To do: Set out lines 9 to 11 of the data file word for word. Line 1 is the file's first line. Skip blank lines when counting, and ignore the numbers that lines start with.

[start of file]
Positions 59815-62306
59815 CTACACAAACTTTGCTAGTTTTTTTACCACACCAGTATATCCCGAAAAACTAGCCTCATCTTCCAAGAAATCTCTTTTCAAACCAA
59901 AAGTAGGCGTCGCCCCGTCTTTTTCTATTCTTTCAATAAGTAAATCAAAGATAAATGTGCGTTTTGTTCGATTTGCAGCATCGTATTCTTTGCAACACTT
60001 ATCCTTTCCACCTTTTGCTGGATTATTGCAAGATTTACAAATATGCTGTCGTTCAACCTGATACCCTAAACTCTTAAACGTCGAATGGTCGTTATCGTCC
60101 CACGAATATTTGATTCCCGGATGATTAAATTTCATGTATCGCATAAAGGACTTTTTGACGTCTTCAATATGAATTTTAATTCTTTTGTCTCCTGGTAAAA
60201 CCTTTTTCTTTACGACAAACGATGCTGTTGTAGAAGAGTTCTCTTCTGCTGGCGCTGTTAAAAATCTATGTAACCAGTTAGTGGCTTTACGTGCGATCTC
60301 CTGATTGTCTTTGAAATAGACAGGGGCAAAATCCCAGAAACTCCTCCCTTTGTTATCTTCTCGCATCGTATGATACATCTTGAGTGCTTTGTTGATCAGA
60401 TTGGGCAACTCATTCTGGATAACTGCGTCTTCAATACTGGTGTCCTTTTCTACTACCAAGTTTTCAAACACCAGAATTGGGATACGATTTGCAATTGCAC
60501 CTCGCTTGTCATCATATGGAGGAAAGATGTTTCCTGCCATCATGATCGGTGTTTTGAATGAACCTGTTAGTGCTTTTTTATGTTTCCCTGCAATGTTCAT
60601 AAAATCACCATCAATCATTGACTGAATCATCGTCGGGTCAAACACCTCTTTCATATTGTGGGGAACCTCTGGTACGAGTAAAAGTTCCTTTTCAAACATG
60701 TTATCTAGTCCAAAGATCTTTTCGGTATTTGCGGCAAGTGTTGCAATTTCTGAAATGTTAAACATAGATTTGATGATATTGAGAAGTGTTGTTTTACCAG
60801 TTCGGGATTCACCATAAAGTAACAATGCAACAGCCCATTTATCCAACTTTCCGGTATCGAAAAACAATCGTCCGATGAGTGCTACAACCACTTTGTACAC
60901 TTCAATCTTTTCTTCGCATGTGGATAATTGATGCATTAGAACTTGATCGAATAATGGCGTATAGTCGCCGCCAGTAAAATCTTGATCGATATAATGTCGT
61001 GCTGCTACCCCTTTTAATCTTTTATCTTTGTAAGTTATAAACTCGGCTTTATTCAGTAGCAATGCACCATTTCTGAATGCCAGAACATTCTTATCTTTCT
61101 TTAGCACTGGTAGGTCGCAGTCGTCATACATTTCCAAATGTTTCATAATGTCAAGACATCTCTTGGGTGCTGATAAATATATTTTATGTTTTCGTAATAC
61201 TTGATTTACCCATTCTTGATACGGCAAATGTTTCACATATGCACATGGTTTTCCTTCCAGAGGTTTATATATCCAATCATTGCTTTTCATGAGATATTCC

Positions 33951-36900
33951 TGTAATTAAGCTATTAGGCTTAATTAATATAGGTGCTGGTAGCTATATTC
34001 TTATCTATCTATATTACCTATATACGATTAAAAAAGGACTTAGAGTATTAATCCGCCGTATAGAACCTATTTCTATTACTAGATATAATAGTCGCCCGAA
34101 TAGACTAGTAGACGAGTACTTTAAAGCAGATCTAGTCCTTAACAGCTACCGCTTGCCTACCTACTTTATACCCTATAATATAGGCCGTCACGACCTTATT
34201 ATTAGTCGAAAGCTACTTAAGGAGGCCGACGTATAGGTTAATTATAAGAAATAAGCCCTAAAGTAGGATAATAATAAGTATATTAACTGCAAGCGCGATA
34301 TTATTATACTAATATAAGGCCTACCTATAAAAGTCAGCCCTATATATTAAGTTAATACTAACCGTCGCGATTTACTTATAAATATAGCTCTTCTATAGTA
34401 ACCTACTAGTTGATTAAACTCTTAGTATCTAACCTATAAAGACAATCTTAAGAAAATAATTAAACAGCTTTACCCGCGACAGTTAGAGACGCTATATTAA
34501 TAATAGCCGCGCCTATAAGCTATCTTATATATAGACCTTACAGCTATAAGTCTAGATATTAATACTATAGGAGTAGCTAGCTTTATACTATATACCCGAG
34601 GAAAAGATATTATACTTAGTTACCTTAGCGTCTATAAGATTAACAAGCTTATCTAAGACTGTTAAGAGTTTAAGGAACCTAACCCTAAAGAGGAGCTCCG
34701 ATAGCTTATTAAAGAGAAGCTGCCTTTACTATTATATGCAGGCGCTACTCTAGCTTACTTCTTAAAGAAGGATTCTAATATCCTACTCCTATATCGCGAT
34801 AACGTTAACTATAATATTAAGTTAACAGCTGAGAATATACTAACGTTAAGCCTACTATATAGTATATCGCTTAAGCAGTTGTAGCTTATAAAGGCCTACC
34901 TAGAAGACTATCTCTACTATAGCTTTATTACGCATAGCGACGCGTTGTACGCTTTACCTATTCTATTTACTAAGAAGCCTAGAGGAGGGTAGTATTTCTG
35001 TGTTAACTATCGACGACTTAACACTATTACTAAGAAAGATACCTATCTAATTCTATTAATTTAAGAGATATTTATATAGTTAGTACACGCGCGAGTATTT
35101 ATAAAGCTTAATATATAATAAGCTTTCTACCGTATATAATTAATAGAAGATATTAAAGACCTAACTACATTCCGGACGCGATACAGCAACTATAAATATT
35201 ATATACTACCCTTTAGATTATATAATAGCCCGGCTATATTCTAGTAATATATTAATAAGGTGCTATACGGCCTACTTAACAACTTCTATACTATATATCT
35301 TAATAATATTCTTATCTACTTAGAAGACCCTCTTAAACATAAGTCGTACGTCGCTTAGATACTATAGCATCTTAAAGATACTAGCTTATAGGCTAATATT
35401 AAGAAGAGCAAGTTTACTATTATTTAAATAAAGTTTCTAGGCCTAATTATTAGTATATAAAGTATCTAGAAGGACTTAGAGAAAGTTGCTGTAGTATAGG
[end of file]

60501 CTCGCTTGTCATCATATGGAGGAAAGATGTTTCCTGCCATCATGATCGGTGTTTTGAATGAACCTGTTAGTGCTTTTTTATGTTTCCCTGCAATGTTCAT
60601 AAAATCACCATCAATCATTGACTGAATCATCGTCGGGTCAAACACCTCTTTCATATTGTGGGGAACCTCTGGTACGAGTAAAAGTTCCTTTTCAAACATG
60701 TTATCTAGTCCAAAGATCTTTTCGGTATTTGCGGCAAGTGTTGCAATTTCTGAAATGTTAAACATAGATTTGATGATATTGAGAAGTGTTGTTTTACCAG